Tomorrow’s fish and chip paper

In this new regular column Doug Anthoney looks back at the week’s big news stories about later life.

Hospital corridor

Age Scotland is fortunate to be regularly approached by journalists looking for comment on news about, or relevant to, older people.  It used to be said that ‘today’s news is tomorrow’s fish and chip paper,’ but in the internet age we have to be mindful that our views can circulate for a lot longer, and wider. In this column we’ll share our response to each week’s big stories; uncut by the sub-editor’s red pen.  Wherever possible our comments are based on canvassing of older people’s opinions, and on our policy research. But we’re not infallible, so please tell us if you think we’ve got it wrong (or right!)

The first big story this week was Glasgow consultant Professor Paul Knight, the new President of the British Geriatrics Society, who criticised the lack of training medial staff receive on the complex needs of older people.  Staff may decide, he said, that someone is disorientated because they are older, and not because they are ill, and so miss an opportunity to intervene.  From Healthcare Improvement Scotland’s reports on acute care for older people it’s clear that, despite many caring staff and some very good practice, too often patient assessments are incomplete, ward environments are less than ideal, and staff are at times flippant and disrespectful in talking to and about older patients.  So we agree with him that NHS staff training, both skills and attitudes, needs to be thoroughly reviewed to ensure it meets older people’s needs.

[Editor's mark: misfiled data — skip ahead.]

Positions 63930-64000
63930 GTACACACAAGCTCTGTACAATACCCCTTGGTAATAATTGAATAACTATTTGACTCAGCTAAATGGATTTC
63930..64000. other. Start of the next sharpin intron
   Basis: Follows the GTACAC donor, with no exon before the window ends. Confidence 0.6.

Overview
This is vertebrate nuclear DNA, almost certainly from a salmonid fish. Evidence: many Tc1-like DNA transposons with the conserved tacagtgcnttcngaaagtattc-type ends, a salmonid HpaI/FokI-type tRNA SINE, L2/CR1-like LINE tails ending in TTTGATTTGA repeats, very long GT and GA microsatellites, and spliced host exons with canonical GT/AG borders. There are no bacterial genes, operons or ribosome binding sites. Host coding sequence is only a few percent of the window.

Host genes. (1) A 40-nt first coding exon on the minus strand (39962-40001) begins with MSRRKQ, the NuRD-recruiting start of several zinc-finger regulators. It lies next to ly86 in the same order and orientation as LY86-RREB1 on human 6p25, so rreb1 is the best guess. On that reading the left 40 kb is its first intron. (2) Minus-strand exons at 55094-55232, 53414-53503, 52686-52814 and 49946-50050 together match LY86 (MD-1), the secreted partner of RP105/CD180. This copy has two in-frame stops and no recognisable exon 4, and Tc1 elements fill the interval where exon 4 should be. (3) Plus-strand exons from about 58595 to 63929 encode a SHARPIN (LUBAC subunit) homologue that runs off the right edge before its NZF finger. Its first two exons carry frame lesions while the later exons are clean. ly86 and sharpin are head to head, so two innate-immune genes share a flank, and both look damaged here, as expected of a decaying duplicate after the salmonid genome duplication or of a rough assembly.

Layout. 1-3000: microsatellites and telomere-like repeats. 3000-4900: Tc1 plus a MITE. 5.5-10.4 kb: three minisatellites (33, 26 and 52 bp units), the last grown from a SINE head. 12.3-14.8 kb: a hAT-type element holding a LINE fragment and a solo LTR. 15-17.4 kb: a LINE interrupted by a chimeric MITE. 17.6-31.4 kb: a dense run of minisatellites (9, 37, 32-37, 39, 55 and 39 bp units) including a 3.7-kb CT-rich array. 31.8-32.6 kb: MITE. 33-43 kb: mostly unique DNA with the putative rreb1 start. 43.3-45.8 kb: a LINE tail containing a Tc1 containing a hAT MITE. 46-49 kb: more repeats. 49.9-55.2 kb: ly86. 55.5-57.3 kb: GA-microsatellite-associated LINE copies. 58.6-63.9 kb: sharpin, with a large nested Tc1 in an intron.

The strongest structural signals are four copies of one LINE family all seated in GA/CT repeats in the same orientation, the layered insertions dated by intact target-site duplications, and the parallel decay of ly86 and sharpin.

The topic of grandparents’ role in childcare was also hot, with a report showing that almost two thirds of those with a grandchild under age 16 look after them, and almost one in five doing ten or more hours childcare a week.  Are grandparents doing too much, we were asked, in effect compensating for lack of affordable childcare and declining family incomes?  Yes, we said – to an extent.

The bond between grandparents and grandchildren can be very special, and many grandparents are happy to help with caring.  However it has to be a positive choice, and older people shouldn’t feel pressured to put aside their own needs and aspirations because of society’s failings.  With figures out this week showing that the number of people in Scotland working past State Pension Age soaring by 12,000 in the last 12 months, and State Pension Age set to rise, we would also question how sustainable this is.  Government should, at the very least extend rights to request flexible working to grandparents and make parental leave transferrable to them.

Doug Anthoney is Age Scotland Communication and Campaigns Officer

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